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Voices Online Edition
VOICES - Vol. XX No. 2 - Michaelmas 2005

The Faded Feminism of Britain’s National Board of Catholic Women — And Work to be Done

by Joanna Bogle

Readers of Voices may be familiar with some of the antics of Britain’s National Board of Catholic Women, with which your London correspondent has been keeping you up to date from time to time. The antics would not matter, except that the Board is a “consultative body” to the Catholic Bishops’ Conference of England and Wales, so it has been able to suggest, over the years, that it represents the views and opinions of many Catholic women through its various constituent member-organizations.

Conceived as a national coordinating body for Catholic women’s organizations some 60 years ago, the National Board has assumed a feminist agenda in the past couple of decades, and has parroted the usual clichés about oppressive-power-within-the-Church and women-being-marginalized, and has occasionally dabbled in the sort of bogus “let’s pretend” quasi-liturgies involving putting items on tables and telling stories about them.

However, the National Board has lacked effective bite for some time. Its teeth were drawn by a patient and determined effort on the part of some of its affiliated organizations. These groups resented being told that they had apparently assented to some statement of the National Board when in fact they had not done so — nor were they given the opportunity to explain their own position clearly.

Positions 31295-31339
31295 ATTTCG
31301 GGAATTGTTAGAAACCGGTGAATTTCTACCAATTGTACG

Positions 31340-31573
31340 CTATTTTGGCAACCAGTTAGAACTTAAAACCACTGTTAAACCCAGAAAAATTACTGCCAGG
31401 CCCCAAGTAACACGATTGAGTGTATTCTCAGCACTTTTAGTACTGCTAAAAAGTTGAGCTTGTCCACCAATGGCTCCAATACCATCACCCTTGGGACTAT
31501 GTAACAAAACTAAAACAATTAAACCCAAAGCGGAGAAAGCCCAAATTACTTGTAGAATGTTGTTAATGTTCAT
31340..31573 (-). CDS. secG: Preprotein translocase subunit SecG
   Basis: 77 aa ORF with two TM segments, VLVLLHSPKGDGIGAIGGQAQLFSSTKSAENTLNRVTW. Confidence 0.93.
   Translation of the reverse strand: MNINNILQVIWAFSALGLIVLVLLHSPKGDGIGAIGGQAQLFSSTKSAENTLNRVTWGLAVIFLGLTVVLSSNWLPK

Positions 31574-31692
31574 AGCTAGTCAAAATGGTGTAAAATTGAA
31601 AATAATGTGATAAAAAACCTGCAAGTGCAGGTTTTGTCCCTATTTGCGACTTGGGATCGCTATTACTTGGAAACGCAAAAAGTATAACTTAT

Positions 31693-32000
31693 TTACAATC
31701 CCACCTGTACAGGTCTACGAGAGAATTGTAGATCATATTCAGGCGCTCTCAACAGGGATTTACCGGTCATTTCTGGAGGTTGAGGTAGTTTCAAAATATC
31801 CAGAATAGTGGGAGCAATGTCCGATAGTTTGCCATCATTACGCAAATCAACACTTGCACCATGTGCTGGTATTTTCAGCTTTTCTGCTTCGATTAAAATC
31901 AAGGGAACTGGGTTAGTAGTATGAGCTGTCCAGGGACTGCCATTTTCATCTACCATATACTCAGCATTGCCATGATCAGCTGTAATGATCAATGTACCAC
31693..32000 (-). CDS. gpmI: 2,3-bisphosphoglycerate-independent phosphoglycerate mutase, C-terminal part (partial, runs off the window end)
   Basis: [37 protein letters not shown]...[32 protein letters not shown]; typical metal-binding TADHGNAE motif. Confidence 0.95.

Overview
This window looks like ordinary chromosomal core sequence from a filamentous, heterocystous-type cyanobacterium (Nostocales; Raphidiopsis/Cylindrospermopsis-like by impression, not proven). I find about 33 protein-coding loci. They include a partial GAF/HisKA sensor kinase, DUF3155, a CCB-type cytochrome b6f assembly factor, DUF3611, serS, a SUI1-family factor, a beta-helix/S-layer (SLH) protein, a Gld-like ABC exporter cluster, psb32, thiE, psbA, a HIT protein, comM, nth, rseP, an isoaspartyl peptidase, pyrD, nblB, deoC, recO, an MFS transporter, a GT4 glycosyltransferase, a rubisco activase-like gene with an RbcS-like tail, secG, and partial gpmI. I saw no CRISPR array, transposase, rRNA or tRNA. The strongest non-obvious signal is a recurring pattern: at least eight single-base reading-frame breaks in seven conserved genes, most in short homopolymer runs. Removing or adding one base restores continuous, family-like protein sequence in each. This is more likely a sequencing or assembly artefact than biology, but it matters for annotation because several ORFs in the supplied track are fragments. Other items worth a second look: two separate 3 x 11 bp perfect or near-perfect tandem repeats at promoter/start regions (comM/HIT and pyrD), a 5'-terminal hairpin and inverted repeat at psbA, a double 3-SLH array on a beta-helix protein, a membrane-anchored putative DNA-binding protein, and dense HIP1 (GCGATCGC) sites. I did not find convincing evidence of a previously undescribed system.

Now, through these efforts, when the National Board issues a statement, its constituent organizations have the right to dissent. Furthermore, the Board is obliged to mention this dissent.

In addition, some of these organizations affiliated with the National Board thrive, and they run their own events independent of the Board.

Significantly, one of the affiliates, the Association of Catholic Women, which had been vocal in its concern about the Board’s activities, has substantially grown and expanded in recent years, and its own activities — an annual children’s Religious Education project, pilgrimages, days of recollection, talks, conferences, a regular magazine, etc. — have rather eclipsed those of the Board. (The National Board’s web site was last updated over a year ago.)

It was with this in mind that I read the latest offering from the Board, a brochure about its annual conference. The theme is “Who decides now? Women — Status and Role, Life and Mission”. This brochure announced that a decade ago “eight themes” emerged from a report produced for a discussion paper. These themes included “the underuse of gifts, talents, and skills of women”, “the need for inclusive language”, “the power of the parish priest to enable or restrict the involvement of women”, “the exclusion of women from decision making”, and “the need to clarify the role of the ordained priesthood”.

Sound familiar? It is the usual feminist lobbying. But the list now has a tired feel, and — to younger women especially — some puzzling language.

While seasoned campaigners may recognize that “inclusive language” refers to excluding masculine-gender pronouns (he, his, him) in “justice” to women, younger people do not necessarily understand it that way. They often hear “inclusivism” used in political circles, and the term implies activist lobbying of militant minority groups and various “rights” groups that the National Board never intended to support.